We know how critical it is that any SEO campaign starts with right keyword choices. But keyword research goes beyond simply finding words with the largest search volume in Google and that are some way relevant to your website.
Your keyword search should take into account your specific customer’s buying cycle – the process they undertake to reach a decision on what to buy and where to buy it from. This varies massively based on the products and services you sell, whether you’re B2C or B2B and other factors. But let’s use an example (completely unrelated to anything we’re working on at Tecmark) to illustrate what we mean.
Our Fictional Example Sells Trainers
So, let’s say you sell trainers. You sell all types of trainers from all kinds of brands and for all sorts of purposes. You sell exclusively online and so it’s critical for you to get people onto your site and buying. You’re not interested in driving them to a store (because you don’t have one)!
Consumer Buying Cycle
We have a customer who is about to run a marathon and needs a pair of running trainers. This customer, depending on how much they already know about their needs, could very realistically enter a buying cycle that looks like this:
- Generic search for “˜trainers’ or “˜running trainers.’ Browse a number of stores and the brands they sell.
- Research some of the individual brands within those various websites.
- Identify a brand that they are particularly keen on.
- Identify a product within that brand’s range that fits their needs.
- Find that product at a good price from a trustworthy online seller.
In online retail, that means the search cycle could follow a pattern of searches that looks something like this:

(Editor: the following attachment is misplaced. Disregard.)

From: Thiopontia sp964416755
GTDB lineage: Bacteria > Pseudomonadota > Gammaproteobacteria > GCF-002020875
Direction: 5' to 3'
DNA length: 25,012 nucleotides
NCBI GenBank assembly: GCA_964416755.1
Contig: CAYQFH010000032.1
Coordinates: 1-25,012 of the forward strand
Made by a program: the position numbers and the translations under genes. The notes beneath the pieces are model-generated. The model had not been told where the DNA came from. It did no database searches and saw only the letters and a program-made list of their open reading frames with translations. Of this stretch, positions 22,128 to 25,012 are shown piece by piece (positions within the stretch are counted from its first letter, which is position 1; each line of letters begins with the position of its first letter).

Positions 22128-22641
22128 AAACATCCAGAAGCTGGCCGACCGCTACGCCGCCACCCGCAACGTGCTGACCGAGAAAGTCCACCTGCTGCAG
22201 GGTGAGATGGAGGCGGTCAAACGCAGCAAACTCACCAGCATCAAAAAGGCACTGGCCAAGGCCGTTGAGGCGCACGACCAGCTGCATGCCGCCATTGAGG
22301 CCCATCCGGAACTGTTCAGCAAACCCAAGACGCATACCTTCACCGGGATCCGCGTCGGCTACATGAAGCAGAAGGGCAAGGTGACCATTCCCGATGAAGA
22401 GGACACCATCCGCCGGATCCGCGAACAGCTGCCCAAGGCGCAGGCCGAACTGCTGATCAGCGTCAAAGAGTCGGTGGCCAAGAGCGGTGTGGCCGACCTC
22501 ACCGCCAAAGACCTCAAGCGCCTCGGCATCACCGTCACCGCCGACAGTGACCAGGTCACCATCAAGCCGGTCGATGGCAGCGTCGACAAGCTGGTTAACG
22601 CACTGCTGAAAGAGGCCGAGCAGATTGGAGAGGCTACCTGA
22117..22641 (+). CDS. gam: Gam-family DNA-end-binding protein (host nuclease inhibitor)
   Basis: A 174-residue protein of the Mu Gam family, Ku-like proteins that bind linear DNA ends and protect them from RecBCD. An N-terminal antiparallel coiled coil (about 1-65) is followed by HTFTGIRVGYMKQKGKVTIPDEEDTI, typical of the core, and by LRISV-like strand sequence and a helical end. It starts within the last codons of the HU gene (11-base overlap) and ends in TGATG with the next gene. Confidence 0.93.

This is purely for illustrative purposes! I don’t personally know whether a Supernova Sequence 4 is the best running shoe, for the record! But what we see in a buying cycle across many sectors is searchers refining their searching the more they find out.
This sequence of searches or similar searches is a realistic pattern – though let’s bear in mind that different searchers are already armed with varying levels of knowledge and, as such, some enter the cycle closer to the point of purchase than others.
Incorporating this into a SEO Campaign
- It’s not particularly feasible to rank for every single variation of every single keyword that someone looking for any single one of your products might type in. But a keyword list that balances some broader keywords as well as some higher converting specific keywords is an effective approach for ecommerce websites.
- An on page strategy that focuses on best practice techniques for the product pages will give you a massive start (before you even think about link building) on the more specific product names, for example.
- In ecommerce, the more generic the keyword, (certainly in this example) the more traffic it is likely to generate but the lower the conversion rate these visitors will have.
- The more specific the keyword, the lower the search volume but the higher the potential conversion rate of traffic from this keyword.
- If you have thousands of products, though, ranking well in search engines for your product names can equate to more traffic overall than high rankings for a handful of generic keywords.
- Being visible for a number of searches a consumer types in throughout the process reiterates your brand to that consumer. If they keep seeing you popping up in search, by the time they reach the purchase stage, they feel “˜familiar’ with your brand.
The internet makes it easy for consumers to find what they want quickly and easily. No matter how many times you appear in search, if your prices seem unjustifiably higher than the average for a product or your site doesn’t look trustworthy, the customer can and will go somewhere else to make their purchase.